The winter of 1836-7 was marked by great commercial activity, and a strong tendency to over-trading, chiefly on the part of the banks. The result was a reaction, and considerable monetary embarrassment. In the reckless spirit of enterprise which led to these consequences, the American houses took the lead. The American speculators indulged an inordinate thirst for gain by land jobs, and over-trading in British produce. The most remarkable examples of this were afforded by three great American houses in London, called "the three W.'s." From an account of these firms, published in June, 1837, it appeared that the amount of bills payable by them from June to December, was as follows: Wilson and Co.,[411] £936,300; Wigan and Co., £674,700; Wildes and Co., £505,000; total acceptances, £2,116,000. This was upwards of one-sixth of the aggregate circulation of the private and joint-stock banks of England and Wales, and about one-eighth of the average circulation of the Bank of England. The shipments to America by Wigan and Co. amounted to £1,118,900. The number of joint-stock banks that started into existence at this time was remarkable. From 1825 to 1833 only thirty joint-stock banks had been established. In that year the Charter of the Bank of England being renewed, without many of the exclusive privileges it formerly enjoyed, and the spirit of commercial enterprise being active, joint-stock banks began to increase rapidly. There was an average of ten new companies annually, till 1836, when forty-five of these establishments came into existence in the course of ten months. In Ireland there were ten started in the course of two years. The consequence of this greatly increased banking accommodation produced a wild spirit of commercial adventure, which collapsed first in America, where the monetary confusion was unexampled—bankers, importers, merchants, traders, and the Government having been all flung into a chaos of bankruptcy and insolvency. This state of things in America had an immediate effect in England. Discounts were abruptly refused to the largest and hitherto most respectable houses of Liverpool and London. Trade, in consequence, became paralysed; prices suddenly dropped from thirty to forty per cent.; and the numerous share bubbles—the railway projects, the insurance companies, the distillery companies, the cemetery companies, the sperm oil, the cotton twist, zoological gardens, and other speculations—which had floated on the pecuniary tide, all suddenly collapsed, and there was an end to the career of unprincipled adventurers. It is satisfactory, however, to observe that the sound commerce of the country soon recovered the shock thus given; and in less than two years the pecuniary difficulties had passed away. Commerce had resumed its wonted activity, and flowed steadily in legitimate channels. The American banks resumed payment, and the three great American houses, which had involved themselves to such an enormous extent, were enabled to meet all their liabilities.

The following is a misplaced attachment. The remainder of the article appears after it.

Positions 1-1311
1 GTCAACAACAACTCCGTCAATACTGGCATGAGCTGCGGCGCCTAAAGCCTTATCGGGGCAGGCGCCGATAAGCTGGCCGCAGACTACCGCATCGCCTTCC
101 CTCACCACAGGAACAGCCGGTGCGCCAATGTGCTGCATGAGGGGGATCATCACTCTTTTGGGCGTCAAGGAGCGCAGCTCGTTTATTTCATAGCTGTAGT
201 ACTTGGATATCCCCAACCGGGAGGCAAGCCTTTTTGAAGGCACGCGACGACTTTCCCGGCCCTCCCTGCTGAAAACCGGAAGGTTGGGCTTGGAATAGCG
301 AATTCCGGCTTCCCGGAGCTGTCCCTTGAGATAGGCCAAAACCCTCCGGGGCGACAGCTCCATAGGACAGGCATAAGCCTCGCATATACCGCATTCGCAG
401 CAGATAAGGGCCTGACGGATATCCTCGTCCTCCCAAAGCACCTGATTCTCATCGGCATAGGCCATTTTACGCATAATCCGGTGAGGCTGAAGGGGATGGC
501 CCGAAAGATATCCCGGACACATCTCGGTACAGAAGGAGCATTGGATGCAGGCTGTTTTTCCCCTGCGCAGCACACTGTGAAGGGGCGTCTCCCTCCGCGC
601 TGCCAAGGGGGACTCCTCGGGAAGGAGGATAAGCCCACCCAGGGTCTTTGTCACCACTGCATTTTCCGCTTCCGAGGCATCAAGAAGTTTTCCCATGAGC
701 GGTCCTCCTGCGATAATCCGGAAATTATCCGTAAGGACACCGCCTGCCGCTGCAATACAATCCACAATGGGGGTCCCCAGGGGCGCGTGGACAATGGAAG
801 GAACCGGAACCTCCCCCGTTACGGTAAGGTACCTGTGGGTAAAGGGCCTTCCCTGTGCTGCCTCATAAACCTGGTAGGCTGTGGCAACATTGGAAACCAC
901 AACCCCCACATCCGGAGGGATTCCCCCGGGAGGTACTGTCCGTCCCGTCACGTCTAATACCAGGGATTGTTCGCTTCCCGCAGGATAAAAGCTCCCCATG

By permission of the Corporation of Liverpool. Reproduced by Andre & Sleigh, La., Bushey. Herts.The affairs of Italy were the subject of warm debates in the British Parliament in the Session of 1849. Lord Palmerston was assailed by the Conservatives for having countenanced the Sicilian insurrection, and for having sent Lord Minto to Italy on a mission of conciliation, which they considered an unwarrantable meddling in the affairs of foreign countries. His assailants, he said, belonged to a school which maintained "the right divine to govern wrong," and they therefore stigmatised the Sicilians as rebels. But the Sicilians had had a Constitution for centuries, and their ancient and indisputable rights were confirmed in 1812. As to Lord Minto, he interfered at the instance of the King of Naples himself. The Treaty of Vienna recognised the title of the king as King of the Two Sicilies; "but the recognition of a title was one thing, the overturning of a Constitution another."The business of the Regency was so important that Parliament—without adjourning, as usual, for the Christmas holidays—opened the year 1811, on the very first of January, by proceeding with it. An alteration in the fifth resolution, somewhat reducing the expense of the royal household, and also limiting more strictly the authority of the Queen, was proposed, and carried against Ministers, by two hundred and twenty-six votes against two hundred and thirteen. Perceval in the Commons, and Lord Liverpool in the Lords, moved amendments on this change but without effect. Another alteration was proposed by Lord Grenville, that the Regent should be allowed to elevate lawyers and other civilians to the peerage, as well as military men; and this was readily agreed to. The remaining restrictions were to terminate in February, 1812, if the House had been sitting then six weeks, or otherwise, after the sitting of the House for six weeks after its next assembling. Deputations were appointed by both Houses to announce these resolutions to the Regent and the Queen. The Regent complained of the restrictions, but the Queen expressed herself quite satisfied. The Great Seal was then affixed to a commission for opening Parliament under the Regent, after some opposition by Lord Grey. The House then adjourned till the 15th of January.